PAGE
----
"Methamphetamine / Crystal Meth" laws in Nevada



Methamphetamine (meth) is a schedule II controlled substance that carries felony penalties in Nevada, even for recreational possession. But prosecutors may be willing to plea bargain the charges down to a misdemeanor or drop the case completely.

Below our Las Vegas criminal defense lawyers answer frequently-asked-questions about meth crimes in Nevada.

crystal meth
A highly-addictive stimulant, methamphetamine is typically injected intravenously, snorted, or smoked. Common names include speed, crystal, crank, blue, glass, tina, tweak, ice, and meth.

1. What are the penalties for meth crimes?

The sentence depends on the particular offense:

Nevada Methamphetamine crime

Punishment

Possession for personal use / simple possession (NRS 453.336)

1st or 2nd conviction

Category E felony:

  • 1 – 4 years in Nevada State Prison (the court may grant probation or a suspended sentence); and
  • Up to $5,000 (at the court's discretion)

3rd or subsequent conviction

Category D felony:

  • 1 – 4 years in prison; and
  • Up to $5,000 (at the court's discretion)

Possession for the purpose of sale (NRS 453.337)

1st conviction

Category D felony:

  • 1 – 4 years in prison (the court may grant probation or a suspended sentence); and
  • Up to $5,000 (at the court's discretion)

2nd conviction

Category C felony:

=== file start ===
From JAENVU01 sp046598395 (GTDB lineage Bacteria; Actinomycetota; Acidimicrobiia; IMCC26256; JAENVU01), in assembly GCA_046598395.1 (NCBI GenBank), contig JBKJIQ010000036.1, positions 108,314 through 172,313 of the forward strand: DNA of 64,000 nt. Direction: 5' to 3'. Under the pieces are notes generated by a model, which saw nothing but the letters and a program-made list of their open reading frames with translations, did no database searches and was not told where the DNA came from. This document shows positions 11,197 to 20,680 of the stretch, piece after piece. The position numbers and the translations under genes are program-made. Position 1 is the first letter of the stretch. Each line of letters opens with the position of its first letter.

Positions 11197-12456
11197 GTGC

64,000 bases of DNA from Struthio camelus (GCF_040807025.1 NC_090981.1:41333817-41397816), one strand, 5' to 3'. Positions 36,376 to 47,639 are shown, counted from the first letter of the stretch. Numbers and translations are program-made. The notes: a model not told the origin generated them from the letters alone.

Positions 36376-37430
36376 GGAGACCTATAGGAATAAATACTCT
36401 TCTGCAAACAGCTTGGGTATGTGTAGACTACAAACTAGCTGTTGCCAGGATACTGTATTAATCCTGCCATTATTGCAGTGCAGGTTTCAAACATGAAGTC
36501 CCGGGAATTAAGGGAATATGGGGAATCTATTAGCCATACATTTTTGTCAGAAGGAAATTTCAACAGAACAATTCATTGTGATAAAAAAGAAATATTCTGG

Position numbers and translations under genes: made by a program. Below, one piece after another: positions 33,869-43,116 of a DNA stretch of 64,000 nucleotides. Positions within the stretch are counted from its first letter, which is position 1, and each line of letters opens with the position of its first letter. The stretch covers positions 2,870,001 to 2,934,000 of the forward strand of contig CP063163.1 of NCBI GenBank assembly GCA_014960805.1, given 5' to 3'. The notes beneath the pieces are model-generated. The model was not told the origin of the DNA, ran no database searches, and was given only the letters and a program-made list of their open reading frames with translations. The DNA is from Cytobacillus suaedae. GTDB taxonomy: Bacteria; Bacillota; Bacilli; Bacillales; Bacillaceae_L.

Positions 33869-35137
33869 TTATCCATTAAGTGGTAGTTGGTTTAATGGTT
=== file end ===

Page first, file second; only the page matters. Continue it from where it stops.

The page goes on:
• 1 – 5 years in prison; and
  • Up to $10,000 (at the court's discretion)

3rd or subsequent conviction

Category B felony:

  • 3 – 15 years in prison; and
  • Up to $20,000 (at the court's discretion)

Selling, giving away, transporting, administering, dispensing, trading, or manufacturing (NRS 453.321)

1st conviction

Category B felony:

  • 1 – 6 years in prison (the court may grant probation or a suspended sentence); and
  • Up to $20,000 (at the court's discretion)

2nd conviction

Category B felony:

  • 2 – 10 years in prison; and
  • Up to $20,000 (at the court's discretion)

3rd or subsequent conviction

Category B felony:

  • 3 – 15 years in prison; and
  • Up to $20,000 (at the court's discretion)

Trafficking (NRS 453.3385)

28 grams to less than 200 grams

Category C felony:

  • 1 – 5 years in prison; and
  • Up to $10,000 (at the court's discretion); and
  • An additional fine of up to $50,000

200 grams to less than 400 grams

Category B felony:

  • 2 – 10 years in prison; and
  • Up to $100,000

400 grams or more

Category A felony:

  • 15 years or life in prison (with the possibility of parole after 5 years); and
  • Up to $250,000

Being under the influence (NRS 453.411)

Category E felony:

  • 1 – 4 years in prison; and
  • Up to $5,000 (at the court's discretion)

Judges usually grant probation for a first-time defendant.1

2. What are the defenses?

Three common ways to fight meth drug charges include the following:

  1. The defendant did not know the drugs were there.2 It is not unusual for people to be unaware of drugs being in their home. Maybe someone else left the drugs there. Or perhaps it belongs to another family member. Unless the D.A. can show beyond a reasonable doubt that the defendant knew about the drugs, criminal charges should not stand.